“The autumn wave is much heavier than was estimated,” Belgian prime minister Alexander De Croo said on Friday (3 December).

“The infection rates are among the highest in Europe and the pressure in healthcare has become unsustainable,” he also said, arguing that new measures are necessary because “the system is cracking”.

One item on the agenda that proved to be divisive was the closure of schools – a move supported by experts and the federal government but opposed by regional governments.

Belgium’s so-called concertation committee of federal and regional governments finally decided to keep schools open, but it impose a longer, three-week, Christmas holiday for primary and pre-primary education. The holiday will now run from 20 December to 10 January.

According to Flemish prime minister Jan Jambon, this extra week will be used to administer the booster shot to the teachers.

And until the school holiday, a class will go until quarantine after two cases of Covid-19 are detected (previously three cases). Additionally, all extracurricular activities will be barred.

Children from the age of six upwards will also have to wear a face mask at school and all other places where its use is compulsory. And parents have been advised to test their children regularly.

For this coming weekend, indoor events with more than 4,000 attendees will be cancelled. From Monday, this will apply to all with more than 200 attendees.

Events with fewer than 200 people inside will still be allowed under the current criteria – that everyone needs to have a corona pass, be seated and wear a face mask.

Museums and cinemas would remain open, but with a capacity limit of 200 people per room.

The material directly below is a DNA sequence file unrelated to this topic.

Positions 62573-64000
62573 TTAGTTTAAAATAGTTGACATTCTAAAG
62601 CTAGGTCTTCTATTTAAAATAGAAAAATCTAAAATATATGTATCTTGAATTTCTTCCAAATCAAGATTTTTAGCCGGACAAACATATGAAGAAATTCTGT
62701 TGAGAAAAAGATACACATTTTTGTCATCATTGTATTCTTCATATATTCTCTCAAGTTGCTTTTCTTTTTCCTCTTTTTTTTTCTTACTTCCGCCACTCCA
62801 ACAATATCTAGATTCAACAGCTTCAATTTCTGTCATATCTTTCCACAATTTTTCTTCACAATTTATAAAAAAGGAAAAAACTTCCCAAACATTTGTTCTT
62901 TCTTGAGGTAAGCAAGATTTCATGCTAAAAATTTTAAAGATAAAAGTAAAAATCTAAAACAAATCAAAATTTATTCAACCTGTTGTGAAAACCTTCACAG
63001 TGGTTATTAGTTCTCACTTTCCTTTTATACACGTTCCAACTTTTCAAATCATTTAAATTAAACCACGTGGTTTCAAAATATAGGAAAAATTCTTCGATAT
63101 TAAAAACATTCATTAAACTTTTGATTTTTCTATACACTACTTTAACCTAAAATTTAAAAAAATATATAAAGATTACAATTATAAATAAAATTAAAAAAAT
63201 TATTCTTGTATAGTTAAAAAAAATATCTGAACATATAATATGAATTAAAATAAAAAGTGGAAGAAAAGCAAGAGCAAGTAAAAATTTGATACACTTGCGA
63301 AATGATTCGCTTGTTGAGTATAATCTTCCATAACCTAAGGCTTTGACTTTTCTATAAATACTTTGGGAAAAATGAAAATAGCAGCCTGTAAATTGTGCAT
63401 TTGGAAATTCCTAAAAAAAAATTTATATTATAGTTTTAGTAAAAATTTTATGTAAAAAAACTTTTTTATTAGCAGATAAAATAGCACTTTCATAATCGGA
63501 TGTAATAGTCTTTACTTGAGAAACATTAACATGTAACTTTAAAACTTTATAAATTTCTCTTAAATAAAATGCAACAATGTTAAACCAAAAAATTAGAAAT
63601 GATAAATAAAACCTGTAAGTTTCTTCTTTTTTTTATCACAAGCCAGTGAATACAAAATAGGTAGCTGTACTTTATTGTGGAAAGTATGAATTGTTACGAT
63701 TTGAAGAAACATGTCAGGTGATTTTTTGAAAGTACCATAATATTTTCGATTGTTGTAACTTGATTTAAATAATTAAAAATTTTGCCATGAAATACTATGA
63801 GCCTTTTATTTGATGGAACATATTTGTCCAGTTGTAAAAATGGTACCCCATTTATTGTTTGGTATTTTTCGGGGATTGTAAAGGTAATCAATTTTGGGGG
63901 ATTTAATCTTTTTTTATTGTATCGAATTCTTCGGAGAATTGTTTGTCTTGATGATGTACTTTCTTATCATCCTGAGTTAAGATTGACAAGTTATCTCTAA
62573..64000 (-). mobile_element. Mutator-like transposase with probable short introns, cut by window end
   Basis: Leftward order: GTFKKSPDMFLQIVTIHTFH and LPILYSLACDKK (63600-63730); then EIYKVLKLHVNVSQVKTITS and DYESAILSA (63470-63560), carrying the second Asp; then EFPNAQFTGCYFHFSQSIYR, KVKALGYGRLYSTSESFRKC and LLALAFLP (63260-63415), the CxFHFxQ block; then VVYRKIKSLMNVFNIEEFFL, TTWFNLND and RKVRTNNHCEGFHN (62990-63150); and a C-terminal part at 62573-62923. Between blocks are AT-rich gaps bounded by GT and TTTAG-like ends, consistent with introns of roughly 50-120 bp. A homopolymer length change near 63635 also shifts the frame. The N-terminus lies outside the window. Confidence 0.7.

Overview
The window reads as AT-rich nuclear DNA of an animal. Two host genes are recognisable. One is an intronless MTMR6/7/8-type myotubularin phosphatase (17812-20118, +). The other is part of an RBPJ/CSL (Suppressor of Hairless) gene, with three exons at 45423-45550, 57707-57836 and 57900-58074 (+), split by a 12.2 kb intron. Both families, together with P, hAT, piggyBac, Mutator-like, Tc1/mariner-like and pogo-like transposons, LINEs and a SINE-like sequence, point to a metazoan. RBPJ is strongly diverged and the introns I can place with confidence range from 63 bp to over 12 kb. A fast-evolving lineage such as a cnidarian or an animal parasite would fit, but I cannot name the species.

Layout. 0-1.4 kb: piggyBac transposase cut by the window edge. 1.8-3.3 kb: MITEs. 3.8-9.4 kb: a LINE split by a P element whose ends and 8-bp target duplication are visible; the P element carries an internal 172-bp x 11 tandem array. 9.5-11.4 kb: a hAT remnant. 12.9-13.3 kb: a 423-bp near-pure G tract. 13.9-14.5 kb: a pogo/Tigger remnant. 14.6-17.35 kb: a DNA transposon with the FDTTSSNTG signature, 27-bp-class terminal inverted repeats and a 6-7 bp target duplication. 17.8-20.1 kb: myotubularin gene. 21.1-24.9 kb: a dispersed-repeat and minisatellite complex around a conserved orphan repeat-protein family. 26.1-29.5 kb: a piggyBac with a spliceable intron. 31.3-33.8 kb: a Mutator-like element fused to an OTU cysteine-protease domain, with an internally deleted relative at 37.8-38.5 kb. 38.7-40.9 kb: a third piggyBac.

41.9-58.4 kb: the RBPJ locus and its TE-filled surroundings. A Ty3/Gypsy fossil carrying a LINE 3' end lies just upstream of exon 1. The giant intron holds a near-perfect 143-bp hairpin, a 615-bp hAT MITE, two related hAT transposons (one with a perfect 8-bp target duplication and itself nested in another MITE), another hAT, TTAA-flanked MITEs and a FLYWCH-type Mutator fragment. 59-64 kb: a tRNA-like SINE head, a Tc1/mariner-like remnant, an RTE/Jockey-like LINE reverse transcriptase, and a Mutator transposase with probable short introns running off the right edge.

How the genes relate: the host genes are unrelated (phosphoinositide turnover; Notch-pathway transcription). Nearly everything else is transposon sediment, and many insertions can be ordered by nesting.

The committee also decided that restaurants and bars can continue to remain open until 11PM, as it is currently the case – although experts had asked to close them at 8PM.

This new package of measures has already been criticised by representatives of the cultural sector, who argued that the restrictions do not target the source of the problem.

“Instead of fighting the virus, we are fighting culture. Bars open, but culture [events] only 200 people. Who are we fooling?,” said Michael De Cock, director of the Koninklijke Vlaamse Schouwburg [Royal Flemish Theatre].

There is also no restrictions for private social life in the so-called “contact bubbles” – despite this also being recommended it by experts. Nevertheless, there is a recommendation to limit contacts as much as possible.

At work, there are no new measures, as the committee previously announced that teleworking is mandatory at least four days a week.

Intensive-care cases expected to peak next week

An average of 318 Covid-19 patients were hospitalised each day in Belgium this week – which represents an increase of four percent compared with the previous week.

There are currently 3,707 people hospitalised in the country, of which 821 are in intensive care.

“Although the number of infections is very high, the number of deaths in our country is lower than in comparable countries, and that is due to the high vaccination coverage,” said de Croo.

“Getting vaccinated is an act of solidarity,” he added.

More than 75 percent of the Belgian population is fully-vaccinated, and over a million people have received a booster shot.

For his part, Belgian virologist Steven Van Gucht said on Friday that the number of Covid-19 patients on the intensive care units of the country’s hospitals are expected to peak next week.

“It is unclear whether we can then expect a rapid fall or whether the figures will remain at that high level,” he also said, according to VRT news.

The highest number of new Covid-19 infections (25,574) during this fourth wave was recorded on Monday 22 November.

But new measures will make coronavirus figures fall more quickly, relieving the pressure on the health care sector, Van Gucht said.

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India’s ‘pencil village’ counts the cost of Covid school closures | Global development

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School closures in India during the pandemic have left their mark on more than the children who have seen delays to their learning. In one Kashmiri village the impact has been catastrophic on employment.